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Best No Load Mutual Funds

No load mutual funds are oftentimes good options for investors who want to let the money manager of the fund make decisions for them. There are some different strategies to find the best no load mutual funds in order for you to get the highest return possible.

A no load mutual fund is simply a fund that has no commission fees. The best no load mutual funds can be found on well known investment sites like Charles Schwab. It's a good idea to make a list of the best no load mutual funds and then do more in-depth research before investing. Research the particular investments that the mutual fund has made. Also look for a green component within the fund or consider an alternative energy fund. The looks very promising as green investing is now a $77 billion industry that is projected to be a $260 billion industry within 10 years. The is promising but make sure to talk to an investment professional beforehand.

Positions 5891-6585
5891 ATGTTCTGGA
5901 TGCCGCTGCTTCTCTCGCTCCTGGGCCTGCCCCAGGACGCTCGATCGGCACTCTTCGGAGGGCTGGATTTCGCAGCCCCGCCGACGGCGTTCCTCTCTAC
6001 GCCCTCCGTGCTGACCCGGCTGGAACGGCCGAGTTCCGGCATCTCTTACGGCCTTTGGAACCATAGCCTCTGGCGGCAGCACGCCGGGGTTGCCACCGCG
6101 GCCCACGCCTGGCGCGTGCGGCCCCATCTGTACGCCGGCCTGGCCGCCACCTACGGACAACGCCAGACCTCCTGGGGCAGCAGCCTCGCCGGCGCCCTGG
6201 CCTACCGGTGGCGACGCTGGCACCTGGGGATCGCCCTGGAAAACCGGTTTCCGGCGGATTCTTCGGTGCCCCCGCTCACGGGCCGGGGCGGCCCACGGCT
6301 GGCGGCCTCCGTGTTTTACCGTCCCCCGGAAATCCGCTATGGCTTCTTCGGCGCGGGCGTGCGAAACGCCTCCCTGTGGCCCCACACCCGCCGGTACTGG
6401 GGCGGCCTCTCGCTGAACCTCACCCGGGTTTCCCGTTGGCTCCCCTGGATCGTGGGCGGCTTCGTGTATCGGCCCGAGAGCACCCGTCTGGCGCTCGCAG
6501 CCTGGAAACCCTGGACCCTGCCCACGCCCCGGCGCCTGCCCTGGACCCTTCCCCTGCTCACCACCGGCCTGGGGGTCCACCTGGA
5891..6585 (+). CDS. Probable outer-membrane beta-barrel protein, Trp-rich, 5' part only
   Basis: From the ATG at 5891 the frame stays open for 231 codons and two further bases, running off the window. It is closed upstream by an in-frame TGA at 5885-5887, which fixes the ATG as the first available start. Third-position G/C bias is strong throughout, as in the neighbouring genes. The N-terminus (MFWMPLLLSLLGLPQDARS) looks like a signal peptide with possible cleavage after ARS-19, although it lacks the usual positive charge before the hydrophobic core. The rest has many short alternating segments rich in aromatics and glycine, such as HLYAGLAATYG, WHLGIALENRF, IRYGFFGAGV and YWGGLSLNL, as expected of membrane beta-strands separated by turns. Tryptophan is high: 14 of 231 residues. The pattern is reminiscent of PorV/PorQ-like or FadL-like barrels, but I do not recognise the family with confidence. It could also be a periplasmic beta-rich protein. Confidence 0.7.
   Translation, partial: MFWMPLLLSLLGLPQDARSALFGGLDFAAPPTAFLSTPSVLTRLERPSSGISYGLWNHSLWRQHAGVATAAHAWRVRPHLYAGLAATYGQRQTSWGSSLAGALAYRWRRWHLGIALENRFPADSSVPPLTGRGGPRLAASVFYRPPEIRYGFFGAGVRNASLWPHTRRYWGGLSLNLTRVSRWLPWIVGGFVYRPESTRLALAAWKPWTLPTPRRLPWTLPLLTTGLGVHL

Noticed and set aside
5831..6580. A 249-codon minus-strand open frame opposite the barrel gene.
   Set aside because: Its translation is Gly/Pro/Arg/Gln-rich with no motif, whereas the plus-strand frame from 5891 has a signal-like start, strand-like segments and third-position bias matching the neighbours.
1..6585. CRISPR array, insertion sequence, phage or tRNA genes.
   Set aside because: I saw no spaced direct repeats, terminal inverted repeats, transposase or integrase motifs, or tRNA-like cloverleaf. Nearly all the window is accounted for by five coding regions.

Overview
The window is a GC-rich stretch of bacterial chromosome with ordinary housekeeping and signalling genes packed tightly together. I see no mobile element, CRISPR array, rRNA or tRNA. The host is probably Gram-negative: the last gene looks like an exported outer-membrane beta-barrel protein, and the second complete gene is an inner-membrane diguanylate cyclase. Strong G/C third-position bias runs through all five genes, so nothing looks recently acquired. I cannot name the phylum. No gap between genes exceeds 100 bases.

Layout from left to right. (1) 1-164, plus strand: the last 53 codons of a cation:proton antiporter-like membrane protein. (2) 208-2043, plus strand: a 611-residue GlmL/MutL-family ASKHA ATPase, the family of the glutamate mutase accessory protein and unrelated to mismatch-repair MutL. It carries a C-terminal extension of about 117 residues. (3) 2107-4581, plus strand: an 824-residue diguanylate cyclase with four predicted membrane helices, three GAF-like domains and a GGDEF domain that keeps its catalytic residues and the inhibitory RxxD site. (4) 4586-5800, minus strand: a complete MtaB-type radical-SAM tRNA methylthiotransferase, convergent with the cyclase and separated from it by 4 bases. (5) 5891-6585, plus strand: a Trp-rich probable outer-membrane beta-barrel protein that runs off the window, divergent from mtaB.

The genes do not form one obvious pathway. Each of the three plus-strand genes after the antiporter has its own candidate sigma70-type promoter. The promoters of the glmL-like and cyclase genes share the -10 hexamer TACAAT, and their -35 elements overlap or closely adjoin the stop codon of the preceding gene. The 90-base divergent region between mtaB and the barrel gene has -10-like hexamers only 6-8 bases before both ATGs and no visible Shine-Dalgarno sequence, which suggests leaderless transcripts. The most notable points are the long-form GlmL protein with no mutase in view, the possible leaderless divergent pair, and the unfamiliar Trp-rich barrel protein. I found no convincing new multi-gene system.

The best no load mutual funds usually have tenured managers who have been with the fund for at least five years. Also, look and find out if the management has been involved with other or if they have had an up and down track record. Another step is to determine if the fund is in line with your investment goals. Is the fund full of riskier investments? Is it conservative? These are all questions you will want to answer before making the choice to invest.

The information supplied in this article is not to be considered as medical advice and is for educational purposes only.

One Response to “Best No Load Mutual Funds”

  1. 1
    Best mutual funds Says:
    The one problem I have with all of these funds is their expense ratios. For a person under 30, such as myself, you should consider investing in a Total Stock Market Index Fund such as the one offered by Vanguard or Fidelity that offers expense ratios of 0.1% as opposed to 0.5%+ like the ones listed above. Expense ratios are just a fancy way of saying: money taken away from your profits. Just adjust how much you have in stocks, bonds, and cash over time as recommended by the typical retirement funds, but, instead of buying into a retirement fund with an expense ratio of more than 1%, you manage the money yourself. So you can put 80% in Total Stock Market, 15% in bonds, and 5% in cash. Also, you should make an account to play around with on the side if you like to dabble in stocks like myself.